THE families of five Bloody Sunday victims’ have been given the green light to challenge the Public Prosecution Service’s (PPS) decision not to prosecute former British soldiers for their actions in Derry in 1972.
The ruling follows a legal challenge against the PPS decision to charge no more than one soldier.
Permission for a judicial review of the controversial ruling was granted on Thursday, April 22 and it is due to begin in September.
Fearghal Shiels, of Madden & Finucane Solicitors, who are representing the families, said they all "warmly welcomed the decision".
“The families of Jackie Duddy, Michael Kelly, John Young, Michael McDaid, and William McKinney have this afternoon been granted permission by the High Court to challenge decisions by the PPS not to prosecute five former members of Support Company, 1st Battalion the Parachute Regiment, for their murders on Bloody Sunday, 30 January 1972," the Belfast-based legal firm said in a statement issued on April 22.
“The judicial review challenge has been listed for hearing for five days beginning on 20 September 2021,” they confirmed.
Mr Shiels, a solicitor with the firm, added: “The families were notified of the High Court’s decision late this afternoon.
“This application arises out of decisions taken in March 2019 by the PPS not to prosecute these soldiers, and a decision upheld after an internal review of that decision by the PPS in September 2020.
“The families warmly welcome today’s decision and look forward with confidence to the full hearing in the autumn.”
John Kelly, the brother of Bloody Sunday victim Michael Kelly, welcomed the "great news."
Great news. The High Court has granted the Bloody Sunday Families permission to challenge the PPS decision not to prosecute other killers involved in the massacre of their loved ones. Another step forward on the road to truth and justice. The families will never give up. pic.twitter.com/o740dz6MIs — John Kelly (@JohnKel45287666) April 22, 2021
Great news. The High Court has granted the Bloody Sunday Families permission to challenge the PPS decision not to prosecute other killers involved in the massacre of their loved ones. Another step forward on the road to truth and justice. The families will never give up. pic.twitter.com/o740dz6MIs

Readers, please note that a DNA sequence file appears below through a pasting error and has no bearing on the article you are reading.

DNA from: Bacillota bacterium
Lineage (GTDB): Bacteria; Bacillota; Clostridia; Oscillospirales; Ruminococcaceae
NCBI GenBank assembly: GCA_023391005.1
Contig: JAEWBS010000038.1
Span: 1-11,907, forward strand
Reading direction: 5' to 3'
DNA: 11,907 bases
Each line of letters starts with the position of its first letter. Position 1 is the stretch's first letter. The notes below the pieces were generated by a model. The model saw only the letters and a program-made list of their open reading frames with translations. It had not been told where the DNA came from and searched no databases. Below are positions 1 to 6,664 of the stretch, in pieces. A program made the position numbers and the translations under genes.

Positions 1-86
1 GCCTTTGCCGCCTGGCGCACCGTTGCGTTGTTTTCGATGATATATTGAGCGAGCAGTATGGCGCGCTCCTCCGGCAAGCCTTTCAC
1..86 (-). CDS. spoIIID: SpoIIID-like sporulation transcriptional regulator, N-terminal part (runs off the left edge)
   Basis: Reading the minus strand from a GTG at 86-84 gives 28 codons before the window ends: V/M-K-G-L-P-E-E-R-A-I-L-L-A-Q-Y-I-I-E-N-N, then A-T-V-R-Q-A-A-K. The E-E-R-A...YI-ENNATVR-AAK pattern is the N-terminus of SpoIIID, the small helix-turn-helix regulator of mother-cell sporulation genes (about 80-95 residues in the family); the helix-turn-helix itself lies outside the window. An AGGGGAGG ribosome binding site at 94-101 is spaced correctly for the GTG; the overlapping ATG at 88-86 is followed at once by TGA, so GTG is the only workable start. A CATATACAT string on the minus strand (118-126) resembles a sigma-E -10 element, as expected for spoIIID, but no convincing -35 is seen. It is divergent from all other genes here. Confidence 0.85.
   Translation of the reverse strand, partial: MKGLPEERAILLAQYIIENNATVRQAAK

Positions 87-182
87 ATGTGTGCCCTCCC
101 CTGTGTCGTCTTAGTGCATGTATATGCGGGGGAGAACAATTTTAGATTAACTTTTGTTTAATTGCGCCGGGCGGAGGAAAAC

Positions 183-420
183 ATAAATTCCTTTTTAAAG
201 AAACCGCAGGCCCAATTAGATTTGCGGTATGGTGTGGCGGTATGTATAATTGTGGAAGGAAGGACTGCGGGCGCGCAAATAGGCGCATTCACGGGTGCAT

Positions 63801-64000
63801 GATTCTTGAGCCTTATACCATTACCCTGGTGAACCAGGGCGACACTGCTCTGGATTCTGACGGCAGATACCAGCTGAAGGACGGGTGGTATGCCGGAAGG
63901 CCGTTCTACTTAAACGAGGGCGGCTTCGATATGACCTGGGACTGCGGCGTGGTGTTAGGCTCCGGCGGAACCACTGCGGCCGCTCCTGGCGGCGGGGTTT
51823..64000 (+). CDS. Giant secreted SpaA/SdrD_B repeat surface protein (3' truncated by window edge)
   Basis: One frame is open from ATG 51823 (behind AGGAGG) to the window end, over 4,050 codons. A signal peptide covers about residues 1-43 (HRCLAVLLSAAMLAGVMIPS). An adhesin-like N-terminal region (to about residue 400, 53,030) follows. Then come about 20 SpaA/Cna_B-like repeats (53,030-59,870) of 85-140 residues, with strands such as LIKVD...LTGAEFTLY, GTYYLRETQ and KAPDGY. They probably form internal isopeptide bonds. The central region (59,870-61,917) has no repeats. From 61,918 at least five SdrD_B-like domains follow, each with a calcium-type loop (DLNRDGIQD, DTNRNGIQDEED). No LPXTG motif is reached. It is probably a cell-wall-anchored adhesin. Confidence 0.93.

— John Kelly (@JohnKel45287666) April 22, 2021
It comes in the wake of a separate ruling granting the family of Bernard McGuigan, another Bloody Sunday victim, the right to seek a judicial review against the decision not to charge Soldier F with his murder.
In March 2019, Northern Ireland's Public Prosecution Service (PPS) said there was only enough evidence to prosecute one individual.
“It has been concluded that there is sufficient available evidence to prosecute one former soldier, Soldier F, for the murder of James Wray and William McKinney; and for the attempted murders of Joseph Friel, Michael Quinn, Joe Mahon, and Patrick O’Donnell," they stated.
“In respect of the other 18 suspects, including 16 former soldiers and two alleged Official IRA members, it has been concluded that the available evidence is insufficient to provide a reasonable prospect of conviction.
"In these circumstances, the evidential Test for Prosecution is not met.”
In September 2020 following a review, the PPS declared its intention not to prosecute any other British soldiers in relation to Bloody Sunday.
In a statement issued at the time, PPS Senior Assistant Director Marianne O’Kane said: “I have concluded that the available evidence is insufficient to provide a reasonable prospect of conviction of any of the 15 soldiers who were the subjects of the reviews.
"Accordingly, the decisions not to prosecute these 15 individuals all stand."
O'Kane went on to say: "It is important to note that while Soldier F is among the 15 individuals to which these new decisions relate, the prosecution that commenced against him in 2019, which relates to two charges of murder and five charges of attempted murder, continues.”
The rulings come at the same time as the resignation of the UK Veterans ministers, Johnny Mercer, who was reportedly dissatisfied with the UK government's progress in protecting British soldiers from investigation and prosecution for crimes committed in Northern Ireland.